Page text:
Earlier this month, the cloud division of technology giant Amazon, Amazon Web Services, Inc. (AWS), launched two new language-based machine learning services, Amazon Transcribe and Amazon Translate.
According to AWS, Amazon Translate is a “deep learning-powered machine translation service that provides natural-sounding language translation in both real-time and batch scenarios.”
Amazon Transcribe helps users turn spoken-word audio files into “grammatically correct” transcriptions with text that can then be “analyzed, indexed, and searched.”
Amazon Translation and Amazon Transcribe expand upon the language functions already available through AWS offerings Amazon Lex (conversational interfaces), Amazon Polly (text-to-speech), and Amazon Comprehend (natural language processing).
In its rollout, the company also announced that “tens of thousands of customers” are now using services within its wider machine learning portfolio of offerings, an increase of 250% since last year in terms of active users.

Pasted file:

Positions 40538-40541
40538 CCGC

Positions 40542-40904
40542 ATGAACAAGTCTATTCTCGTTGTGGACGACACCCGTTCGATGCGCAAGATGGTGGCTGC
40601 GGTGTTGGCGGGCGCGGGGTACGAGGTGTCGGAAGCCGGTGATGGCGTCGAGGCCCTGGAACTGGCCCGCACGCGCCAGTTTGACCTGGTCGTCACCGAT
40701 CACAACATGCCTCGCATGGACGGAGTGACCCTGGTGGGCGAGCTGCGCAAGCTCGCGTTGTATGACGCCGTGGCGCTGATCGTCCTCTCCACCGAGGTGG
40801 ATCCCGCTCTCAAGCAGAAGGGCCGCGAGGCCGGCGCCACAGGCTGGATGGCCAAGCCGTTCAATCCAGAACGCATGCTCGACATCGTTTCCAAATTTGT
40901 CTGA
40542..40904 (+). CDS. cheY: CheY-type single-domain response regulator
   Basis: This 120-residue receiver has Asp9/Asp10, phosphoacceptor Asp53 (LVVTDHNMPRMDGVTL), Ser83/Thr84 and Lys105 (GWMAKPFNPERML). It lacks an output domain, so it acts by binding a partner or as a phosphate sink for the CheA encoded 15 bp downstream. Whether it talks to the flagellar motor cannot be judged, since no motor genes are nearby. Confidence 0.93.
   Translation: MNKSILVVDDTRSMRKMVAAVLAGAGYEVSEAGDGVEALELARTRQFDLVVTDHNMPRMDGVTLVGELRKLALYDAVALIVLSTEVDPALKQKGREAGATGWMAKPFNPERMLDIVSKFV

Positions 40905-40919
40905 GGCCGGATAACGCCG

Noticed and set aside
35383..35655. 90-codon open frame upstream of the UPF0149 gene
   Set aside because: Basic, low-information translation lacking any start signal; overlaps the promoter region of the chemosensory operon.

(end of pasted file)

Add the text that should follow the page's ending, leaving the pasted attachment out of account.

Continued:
The company credits the rapid uptake to its launch of Amazon SageMaker, which made a big splash at its AWS re: Invent 2017 event last year. The solution aims to make it easier to adopt and implement machine learning-related processes into an organization.
AWS said in a statement that in addition to SageMaker, clients are using its P2 and P3 graphical processing unit (GPU) instances, deep learning Amazon Machine Images (AMIs), and AWS DeepLens.
“A lot of companies are talking about the potential of machine learning and artificial intelligence, and thinking about how to incorporate these technologies in their applications,” said Swami Sivasubramanian, vice president of machine learning at AWS.
“But, in reality, machine learning has been out of reach for all but the few organizations who have expert practitioners and data scientists on staff. AWS changed all this with the introduction of Amazon SageMaker, which makes machine learning accessible to everyday developers by eliminating the heavy lifting of building, training, and deploying models.”
(Photo credit: olilynch / Pixabay)